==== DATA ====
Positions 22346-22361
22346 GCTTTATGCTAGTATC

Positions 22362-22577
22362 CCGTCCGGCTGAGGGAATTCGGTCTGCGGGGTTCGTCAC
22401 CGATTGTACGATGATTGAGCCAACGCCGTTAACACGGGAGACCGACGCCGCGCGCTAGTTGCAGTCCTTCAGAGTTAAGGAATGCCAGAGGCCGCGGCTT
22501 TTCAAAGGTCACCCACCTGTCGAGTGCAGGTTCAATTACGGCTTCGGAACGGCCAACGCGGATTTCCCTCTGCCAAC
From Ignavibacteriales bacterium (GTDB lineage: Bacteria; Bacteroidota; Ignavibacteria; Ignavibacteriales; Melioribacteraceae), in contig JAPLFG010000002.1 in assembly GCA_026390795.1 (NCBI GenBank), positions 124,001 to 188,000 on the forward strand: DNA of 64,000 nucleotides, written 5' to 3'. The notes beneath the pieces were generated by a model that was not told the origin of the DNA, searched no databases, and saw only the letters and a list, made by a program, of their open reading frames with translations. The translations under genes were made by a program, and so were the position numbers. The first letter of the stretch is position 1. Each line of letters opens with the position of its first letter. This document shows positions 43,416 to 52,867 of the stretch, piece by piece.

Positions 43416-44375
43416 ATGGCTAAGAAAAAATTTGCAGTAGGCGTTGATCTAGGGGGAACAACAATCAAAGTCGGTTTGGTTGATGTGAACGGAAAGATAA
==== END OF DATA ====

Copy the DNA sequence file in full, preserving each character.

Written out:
Positions 22346-22361
22346 GCTTTATGCTAGTATC

Positions 22362-22577
22362 CCGTCCGGCTGAGGGAATTCGGTCTGCGGGGTTCGTCAC
22401 CGATTGTACGATGATTGAGCCAACGCCGTTAACACGGGAGACCGACGCCGCGCGCTAGTTGCAGTCCTTCAGAGTTAAGGAATGCCAGAGGCCGCGGCTT
22501 TTCAAAGGTCACCCACCTGTCGAGTGCAGGTTCAATTACGGCTTCGGAACGGCCAACGCGGATTTCCCTCTGCCAAC
From Ignavibacteriales bacterium (GTDB lineage: Bacteria; Bacteroidota; Ignavibacteria; Ignavibacteriales; Melioribacteraceae), in contig JAPLFG010000002.1 in assembly GCA_026390795.1 (NCBI GenBank), positions 124,001 to 188,000 on the forward strand: DNA of 64,000 nucleotides, written 5' to 3'. The notes beneath the pieces were generated by a model that was not told the origin of the DNA, searched no databases, and saw only the letters and a list, made by a program, of their open reading frames with translations. The translations under genes were made by a program, and so were the position numbers. The first letter of the stretch is position 1. Each line of letters opens with the position of its first letter. This document shows positions 43,416 to 52,867 of the stretch, piece by piece.

Positions 43416-44375
43416 ATGGCTAAGAAAAAATTTGCAGTAGGCGTTGATCTAGGGGGAACAACAATCAAAGTCGGTTTGGTTGATGTGAACGGAAAGATAA